Typical procedure for reduction of benzil using C12A7:e−.  In 20 mL vial, C12A7:e− (362 mg, 0.5 mmol) was added to solution of benzil (42 mg, 0.2 mmol) in 8 mL of EtOH:H2O (v/v =  1:3) co-solvent at room temperature. The reaction was vigorously stirred for 2 h, then quenched with 5% HCl solution, and extracted with EtOAc (3 ×  2 mL). The combined organic layers were dried over MgSO4. The residue was purified by flash column chromatography on silica gel (hexanes/ethyl acetate =  4:1 to 2:1) to give benzoin (38 mg, 91% yield). Typical procedure for oxidative cleavage reaction of benzil using C12A7:e−.  In 20 mL vial,

C12A7:e− (362 mg, 0.5 mmol) was added to solution of benzil (42 mg, 0.2 mmol) in 8 mL of THF:H2O (v/v =  1:1) co-solvent at room temperature. The reaction was vigorously stirred for 12 h, then quenched with 5% HCl solution, and extracted with EtOAc (3 ×  2 mL). The combined organic layers were dried over MgSO4. The residue was purified by flash column chromatography on silica gel (hexanes/ethyl acetate =  4:1 to 1:1) to give benzoic acid (46 mg, 96% yield). 18

O-labelling experiments by GC/MS.  The ratios of 16O16O, 16O18O and 18O18O were determined based on the intensities of mass peaks at m/z =  122, 124 and 126, analysed by a Varian GC-MS 4000 gas chromatograph equipped with mass spectrometer at room temperature.


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This work was supported by IBS-R011-D1, the National Research Foundation of Korea (NRF2013R1A1A1008025 and NRF-2012M3A7B4049652), the Human Resources Development program (No. 20124010203270) of the Korea Institute of Energy Technology Evaluation and Planning (KETEP) grant funded by the Korea government Ministry of Trade, Industry and Energy, and by the Japan Science and Technology Agency ACCEL program.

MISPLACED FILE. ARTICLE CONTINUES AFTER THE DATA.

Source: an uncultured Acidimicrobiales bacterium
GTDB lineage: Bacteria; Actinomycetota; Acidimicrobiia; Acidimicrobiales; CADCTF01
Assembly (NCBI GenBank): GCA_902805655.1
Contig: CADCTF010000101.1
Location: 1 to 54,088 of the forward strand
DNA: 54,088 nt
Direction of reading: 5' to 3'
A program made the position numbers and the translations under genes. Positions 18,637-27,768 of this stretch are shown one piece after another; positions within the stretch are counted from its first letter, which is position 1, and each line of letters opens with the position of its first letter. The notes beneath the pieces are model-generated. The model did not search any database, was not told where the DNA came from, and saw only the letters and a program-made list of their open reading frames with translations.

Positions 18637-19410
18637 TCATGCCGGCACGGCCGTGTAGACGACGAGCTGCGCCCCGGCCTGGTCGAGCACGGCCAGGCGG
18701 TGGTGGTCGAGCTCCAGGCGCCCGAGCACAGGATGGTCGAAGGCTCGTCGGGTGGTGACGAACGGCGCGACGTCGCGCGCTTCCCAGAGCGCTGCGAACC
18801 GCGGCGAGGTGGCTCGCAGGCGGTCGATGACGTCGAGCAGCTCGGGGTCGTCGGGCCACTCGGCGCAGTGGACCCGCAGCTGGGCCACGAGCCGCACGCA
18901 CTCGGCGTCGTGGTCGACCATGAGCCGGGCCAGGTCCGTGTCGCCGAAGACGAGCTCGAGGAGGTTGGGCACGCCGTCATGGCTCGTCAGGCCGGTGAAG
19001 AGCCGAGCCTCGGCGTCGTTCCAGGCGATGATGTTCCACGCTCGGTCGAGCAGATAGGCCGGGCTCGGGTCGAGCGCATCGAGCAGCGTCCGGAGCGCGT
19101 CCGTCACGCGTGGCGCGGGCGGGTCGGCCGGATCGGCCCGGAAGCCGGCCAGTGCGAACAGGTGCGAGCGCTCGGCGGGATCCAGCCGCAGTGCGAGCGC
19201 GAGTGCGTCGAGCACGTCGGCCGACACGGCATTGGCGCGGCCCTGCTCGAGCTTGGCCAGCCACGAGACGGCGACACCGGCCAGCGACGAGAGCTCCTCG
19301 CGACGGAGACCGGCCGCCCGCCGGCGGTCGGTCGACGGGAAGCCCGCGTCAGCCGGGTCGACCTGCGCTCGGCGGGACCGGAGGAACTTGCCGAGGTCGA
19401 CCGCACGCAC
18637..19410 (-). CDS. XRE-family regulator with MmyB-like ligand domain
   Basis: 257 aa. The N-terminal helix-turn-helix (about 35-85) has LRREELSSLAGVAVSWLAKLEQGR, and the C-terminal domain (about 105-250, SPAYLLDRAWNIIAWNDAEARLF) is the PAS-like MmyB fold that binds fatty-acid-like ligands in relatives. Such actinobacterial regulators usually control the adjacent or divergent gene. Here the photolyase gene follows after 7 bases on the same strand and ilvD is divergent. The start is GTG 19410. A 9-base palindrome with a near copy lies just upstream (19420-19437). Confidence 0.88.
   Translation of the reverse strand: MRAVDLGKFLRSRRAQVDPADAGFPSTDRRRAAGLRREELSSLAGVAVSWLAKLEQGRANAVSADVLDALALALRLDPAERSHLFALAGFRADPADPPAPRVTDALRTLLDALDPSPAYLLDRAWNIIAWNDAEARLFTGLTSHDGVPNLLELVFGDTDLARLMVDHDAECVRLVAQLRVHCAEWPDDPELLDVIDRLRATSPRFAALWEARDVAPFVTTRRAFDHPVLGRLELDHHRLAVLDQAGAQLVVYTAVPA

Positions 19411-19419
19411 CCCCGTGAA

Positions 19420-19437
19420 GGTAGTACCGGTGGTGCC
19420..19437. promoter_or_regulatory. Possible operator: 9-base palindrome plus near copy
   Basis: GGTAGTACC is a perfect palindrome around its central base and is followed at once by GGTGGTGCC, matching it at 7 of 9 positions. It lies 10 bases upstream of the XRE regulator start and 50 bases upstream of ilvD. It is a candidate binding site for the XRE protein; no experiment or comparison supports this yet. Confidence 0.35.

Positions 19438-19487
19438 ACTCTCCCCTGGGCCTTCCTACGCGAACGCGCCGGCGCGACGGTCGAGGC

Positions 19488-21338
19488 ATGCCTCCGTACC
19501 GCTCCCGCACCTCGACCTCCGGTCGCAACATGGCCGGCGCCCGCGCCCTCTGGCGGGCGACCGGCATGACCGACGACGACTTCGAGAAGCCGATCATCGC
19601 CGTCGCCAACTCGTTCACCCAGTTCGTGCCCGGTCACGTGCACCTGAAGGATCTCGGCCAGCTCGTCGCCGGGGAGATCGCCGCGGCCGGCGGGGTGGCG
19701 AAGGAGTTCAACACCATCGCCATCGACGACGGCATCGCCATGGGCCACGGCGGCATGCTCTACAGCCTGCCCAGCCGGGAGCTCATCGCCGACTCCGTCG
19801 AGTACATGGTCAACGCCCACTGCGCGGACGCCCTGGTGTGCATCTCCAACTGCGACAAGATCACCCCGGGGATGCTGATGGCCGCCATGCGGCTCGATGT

Author Contributions

S.W.K. and J.W.Y. organized the research. S.M.K. and H.S.Y. carried out the experiments. All the authors contributed to the design of the experiments, the analysis of the data and editing of the manuscript.

Additional Information

Competing financial interests: The authors declare no competing financial interests. How to cite this article: Kim, S. M. et al. Chemoselective reduction and oxidation of ketones in water through control of the electron transfer pathway. Sci. Rep. 5, 10366; doi: 10.1038/srep10366 (2015). This work is licensed under a Creative Commons Attribution 4.0 International License. The images or other third party material in this article are included in the article’s Creative Commons license, unless indicated otherwise in the credit line; if the material is not included under the Creative Commons license, users will need to obtain permission from the license holder to reproduce the material. To view a copy of this license, visit

Scientific Reports | 5:10366 | DOI: 10.1038/srep10366